9th June 2014
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Why Kimye Couldn't Get Married In France, But You Can!
With so much controversy over the change in location of Kimye’s nuptials, we asked one of our listed Wedding Planners for her point of view. Yana Makliassova of “Weddings By Yana” is a Beach Destination Wedding Specialist and the French Riviera is one of her clients’ most popular locations. Here she explains the requirements for a legal wedding in France and how you can overcome them!
What Kimye's wedding planner failed to warn them about:
Any couple's first step to planning a Destination Wedding must be to learn about the legal requirements for holding an official ceremony in their chosen country. With strict rules about residency and celibacy requirements, you'd expect that Kimye's wedding planner would have warned them about the obstacles to their French dream wedding!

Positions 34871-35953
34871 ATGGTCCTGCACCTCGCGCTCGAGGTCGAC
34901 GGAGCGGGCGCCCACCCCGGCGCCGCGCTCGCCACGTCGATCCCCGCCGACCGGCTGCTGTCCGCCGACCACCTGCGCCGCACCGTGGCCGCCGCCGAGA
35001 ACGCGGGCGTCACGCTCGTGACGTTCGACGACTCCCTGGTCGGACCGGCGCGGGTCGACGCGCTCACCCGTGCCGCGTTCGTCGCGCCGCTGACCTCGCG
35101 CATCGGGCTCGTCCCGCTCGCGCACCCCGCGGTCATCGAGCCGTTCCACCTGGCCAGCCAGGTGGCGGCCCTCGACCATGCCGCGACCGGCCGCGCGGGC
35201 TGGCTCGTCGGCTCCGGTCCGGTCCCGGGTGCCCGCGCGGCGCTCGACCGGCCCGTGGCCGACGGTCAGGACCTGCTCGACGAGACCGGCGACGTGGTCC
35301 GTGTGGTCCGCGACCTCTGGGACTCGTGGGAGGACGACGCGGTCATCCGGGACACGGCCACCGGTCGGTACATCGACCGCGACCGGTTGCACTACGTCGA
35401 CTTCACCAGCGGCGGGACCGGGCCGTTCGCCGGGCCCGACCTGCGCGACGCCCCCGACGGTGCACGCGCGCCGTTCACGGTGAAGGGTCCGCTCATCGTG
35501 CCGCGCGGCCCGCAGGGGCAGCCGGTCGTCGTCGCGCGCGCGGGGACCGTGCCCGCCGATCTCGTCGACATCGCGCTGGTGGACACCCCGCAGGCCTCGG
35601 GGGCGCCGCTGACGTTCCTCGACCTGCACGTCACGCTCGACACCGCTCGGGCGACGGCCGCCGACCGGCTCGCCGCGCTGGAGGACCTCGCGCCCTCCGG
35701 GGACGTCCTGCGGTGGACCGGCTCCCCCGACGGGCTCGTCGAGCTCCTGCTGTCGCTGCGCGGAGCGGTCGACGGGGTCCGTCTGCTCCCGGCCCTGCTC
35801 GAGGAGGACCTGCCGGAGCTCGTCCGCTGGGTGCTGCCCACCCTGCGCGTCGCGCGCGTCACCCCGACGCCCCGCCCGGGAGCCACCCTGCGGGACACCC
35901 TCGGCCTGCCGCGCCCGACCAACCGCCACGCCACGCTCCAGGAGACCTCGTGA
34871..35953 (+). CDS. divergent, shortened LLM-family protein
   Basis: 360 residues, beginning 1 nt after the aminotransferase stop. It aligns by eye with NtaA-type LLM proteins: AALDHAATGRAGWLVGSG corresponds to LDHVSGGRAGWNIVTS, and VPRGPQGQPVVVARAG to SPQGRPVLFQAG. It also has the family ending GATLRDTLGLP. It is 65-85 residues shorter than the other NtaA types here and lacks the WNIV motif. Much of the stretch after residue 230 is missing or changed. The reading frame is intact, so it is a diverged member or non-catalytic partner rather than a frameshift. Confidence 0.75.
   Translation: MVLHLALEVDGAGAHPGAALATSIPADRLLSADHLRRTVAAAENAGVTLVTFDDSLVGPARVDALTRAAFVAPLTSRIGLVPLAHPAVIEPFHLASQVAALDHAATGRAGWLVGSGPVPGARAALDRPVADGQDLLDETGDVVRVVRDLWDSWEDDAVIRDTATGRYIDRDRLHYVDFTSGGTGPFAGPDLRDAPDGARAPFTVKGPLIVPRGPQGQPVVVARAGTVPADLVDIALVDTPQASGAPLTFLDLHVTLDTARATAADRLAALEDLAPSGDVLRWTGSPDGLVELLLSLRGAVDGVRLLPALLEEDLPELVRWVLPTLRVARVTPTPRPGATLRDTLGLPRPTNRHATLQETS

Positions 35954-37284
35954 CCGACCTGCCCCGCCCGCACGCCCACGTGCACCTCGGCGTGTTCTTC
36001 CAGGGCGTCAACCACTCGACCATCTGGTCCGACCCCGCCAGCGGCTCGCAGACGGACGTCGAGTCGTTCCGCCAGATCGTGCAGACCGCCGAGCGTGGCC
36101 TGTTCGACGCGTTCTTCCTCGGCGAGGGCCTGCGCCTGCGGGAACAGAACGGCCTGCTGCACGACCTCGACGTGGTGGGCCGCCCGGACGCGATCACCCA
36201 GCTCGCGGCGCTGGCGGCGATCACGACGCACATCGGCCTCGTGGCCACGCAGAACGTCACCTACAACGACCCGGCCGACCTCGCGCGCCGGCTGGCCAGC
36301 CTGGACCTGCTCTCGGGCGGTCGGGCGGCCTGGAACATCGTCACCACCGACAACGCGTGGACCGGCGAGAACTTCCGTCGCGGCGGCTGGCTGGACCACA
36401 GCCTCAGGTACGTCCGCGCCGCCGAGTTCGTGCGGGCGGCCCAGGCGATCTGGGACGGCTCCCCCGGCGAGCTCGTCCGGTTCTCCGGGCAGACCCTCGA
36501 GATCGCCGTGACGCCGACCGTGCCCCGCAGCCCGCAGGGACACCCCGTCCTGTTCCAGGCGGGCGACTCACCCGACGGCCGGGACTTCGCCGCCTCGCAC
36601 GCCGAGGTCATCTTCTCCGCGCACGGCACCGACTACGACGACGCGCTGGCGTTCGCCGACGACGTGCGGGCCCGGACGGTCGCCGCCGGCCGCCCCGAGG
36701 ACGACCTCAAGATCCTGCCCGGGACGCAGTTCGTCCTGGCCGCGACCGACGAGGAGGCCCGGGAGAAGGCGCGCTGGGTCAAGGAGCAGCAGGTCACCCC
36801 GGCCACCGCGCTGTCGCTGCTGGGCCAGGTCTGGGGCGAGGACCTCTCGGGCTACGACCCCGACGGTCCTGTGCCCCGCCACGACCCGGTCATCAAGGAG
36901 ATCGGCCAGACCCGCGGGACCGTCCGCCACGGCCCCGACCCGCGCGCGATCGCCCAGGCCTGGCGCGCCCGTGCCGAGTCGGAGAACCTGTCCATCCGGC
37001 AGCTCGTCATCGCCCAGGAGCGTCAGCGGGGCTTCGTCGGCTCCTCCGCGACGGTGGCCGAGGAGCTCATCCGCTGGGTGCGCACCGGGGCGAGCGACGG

Different countries have different laws for legal weddings. To get married in France couples need to submit a significant amount of paperwork. These documents take some time to acquire, so plan ahead and start getting organised 6 months in advance.
Requirements to get legally married in France
At least one of the partners must reside in the departement (district) or the arrondissement (if in Paris) in which you will be wed for at least 30 days prior to the marriage. Following these 30 days, French law requires the publication of the marriage banns at the Mairie (Town Hall) for 10 days. Thus a total of 40 days consecutive residency is the minimum requirement before a civil ceremony can take place.